The financial crisis and the meltdown in Europe have exposed the deficiencies of traditional asset-pricing models, particularly their inability to account for the effect of contagion from one market to another.
In our work, we have developed an asset-pricing model to study these market disruptions that incorporates random shocks to volatility that are correlated across markets. It provides a more accurate way to evaluate contagion, defined as the extent to which shocks from one market affect another over and above the level implied by the underlying asset-pricing model.
As an example of the volatility and correlation observed during the financial crisis, consider the movements in Germany’s DAX Index and the Standard & Poor’s 500 Index this past summer and early fall.
The DAX fell 30 percent from a high at the beginning of July to Oct. 4. Over the same period, the S&P fell 20 percent. Meanwhile the Chicago Board Options Exchange Volatility Index, known as the VIX, increased to 45.5 percent from 15 percent.
Over the subsequent month and a half, volatility remained persistently higher than traditional asset-pricing models would have predicted, even though returns stabilized. The large drops in the DAX and S&P 500 reflect increases in the underlying asset-return volatilities.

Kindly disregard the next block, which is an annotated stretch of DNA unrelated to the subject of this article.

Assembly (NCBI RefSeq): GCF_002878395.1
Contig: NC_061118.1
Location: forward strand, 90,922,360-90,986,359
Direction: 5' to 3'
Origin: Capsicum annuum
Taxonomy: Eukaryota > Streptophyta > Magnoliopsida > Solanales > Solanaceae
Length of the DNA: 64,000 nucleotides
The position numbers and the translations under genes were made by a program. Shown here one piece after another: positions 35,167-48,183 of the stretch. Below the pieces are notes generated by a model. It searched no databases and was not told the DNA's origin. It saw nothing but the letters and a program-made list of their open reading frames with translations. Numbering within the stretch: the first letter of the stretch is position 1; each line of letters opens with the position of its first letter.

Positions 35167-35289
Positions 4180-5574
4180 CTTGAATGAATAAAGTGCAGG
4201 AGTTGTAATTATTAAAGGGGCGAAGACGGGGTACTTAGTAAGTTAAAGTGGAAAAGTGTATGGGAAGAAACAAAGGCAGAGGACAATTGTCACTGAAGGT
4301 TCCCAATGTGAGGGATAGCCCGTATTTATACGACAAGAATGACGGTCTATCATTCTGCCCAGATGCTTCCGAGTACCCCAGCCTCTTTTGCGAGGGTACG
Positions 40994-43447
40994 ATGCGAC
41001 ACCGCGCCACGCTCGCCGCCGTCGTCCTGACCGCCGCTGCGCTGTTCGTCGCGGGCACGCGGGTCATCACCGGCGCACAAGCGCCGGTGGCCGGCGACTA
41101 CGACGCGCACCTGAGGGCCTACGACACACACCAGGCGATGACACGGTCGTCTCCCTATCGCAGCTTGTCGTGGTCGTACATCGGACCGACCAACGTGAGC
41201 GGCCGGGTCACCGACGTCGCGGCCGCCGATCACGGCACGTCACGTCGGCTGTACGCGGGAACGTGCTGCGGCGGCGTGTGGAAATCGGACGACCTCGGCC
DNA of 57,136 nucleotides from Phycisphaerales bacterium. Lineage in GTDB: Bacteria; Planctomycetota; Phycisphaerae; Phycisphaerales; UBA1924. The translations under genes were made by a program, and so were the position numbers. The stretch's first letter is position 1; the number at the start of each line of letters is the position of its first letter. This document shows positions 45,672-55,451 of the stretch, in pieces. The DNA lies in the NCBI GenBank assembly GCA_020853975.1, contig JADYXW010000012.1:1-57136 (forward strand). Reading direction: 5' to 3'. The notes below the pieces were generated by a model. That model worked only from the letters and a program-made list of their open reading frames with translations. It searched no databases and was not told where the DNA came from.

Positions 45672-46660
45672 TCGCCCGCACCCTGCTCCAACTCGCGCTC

Moreover, one can see the volatile nature of the distribution in daily movements. For example, on Nov. 10, after markets had stabilized somewhat, the VIX index spiked to above 36 percent from 28 percent, an intraday move of more than 8 percent.
This episode captures the three facts about global markets that any asset-pricing model must now address:
• A large shock in asset returns in one market predicts large shocks to other markets.
• A large shock in asset prices today predicts further large, mean-reverting, shocks tomorrow.
• A large shock to aggregate market volatility predicts specific, directional clustering of country-level returns.
op-ed¸ Nicholas G. Polson,
James G. Scott ,
market volatility ,